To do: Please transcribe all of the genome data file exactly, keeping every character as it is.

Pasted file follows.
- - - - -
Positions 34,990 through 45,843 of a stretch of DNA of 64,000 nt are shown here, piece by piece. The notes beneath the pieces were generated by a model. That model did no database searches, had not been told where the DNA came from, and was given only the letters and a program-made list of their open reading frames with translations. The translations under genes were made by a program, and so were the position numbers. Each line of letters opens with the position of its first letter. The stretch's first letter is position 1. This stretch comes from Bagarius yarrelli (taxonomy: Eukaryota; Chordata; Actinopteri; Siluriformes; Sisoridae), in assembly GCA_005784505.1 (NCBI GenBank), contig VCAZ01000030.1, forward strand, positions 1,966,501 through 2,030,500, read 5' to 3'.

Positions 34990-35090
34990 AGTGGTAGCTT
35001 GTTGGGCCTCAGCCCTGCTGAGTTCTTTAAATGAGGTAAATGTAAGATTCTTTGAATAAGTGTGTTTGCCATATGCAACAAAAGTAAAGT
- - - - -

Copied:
Positions 34,990 through 45,843 of a stretch of DNA of 64,000 nt are shown here, piece by piece. The notes beneath the pieces were generated by a model. That model did no database searches, had not been told where the DNA came from, and was given only the letters and a program-made list of their open reading frames with translations. The translations under genes were made by a program, and so were the position numbers. Each line of letters opens with the position of its first letter. The stretch's first letter is position 1. This stretch comes from Bagarius yarrelli (taxonomy: Eukaryota; Chordata; Actinopteri; Siluriformes; Sisoridae), in assembly GCA_005784505.1 (NCBI GenBank), contig VCAZ01000030.1, forward strand, positions 1,966,501 through 2,030,500, read 5' to 3'.

Positions 34990-35090
34990 AGTGGTAGCTT
35001 GTTGGGCCTCAGCCCTGCTGAGTTCTTTAAATGAGGTAAATGTAAGATTCTTTGAATAAGTGTGTTTGCCATATGCAACAAAAGTAAAGT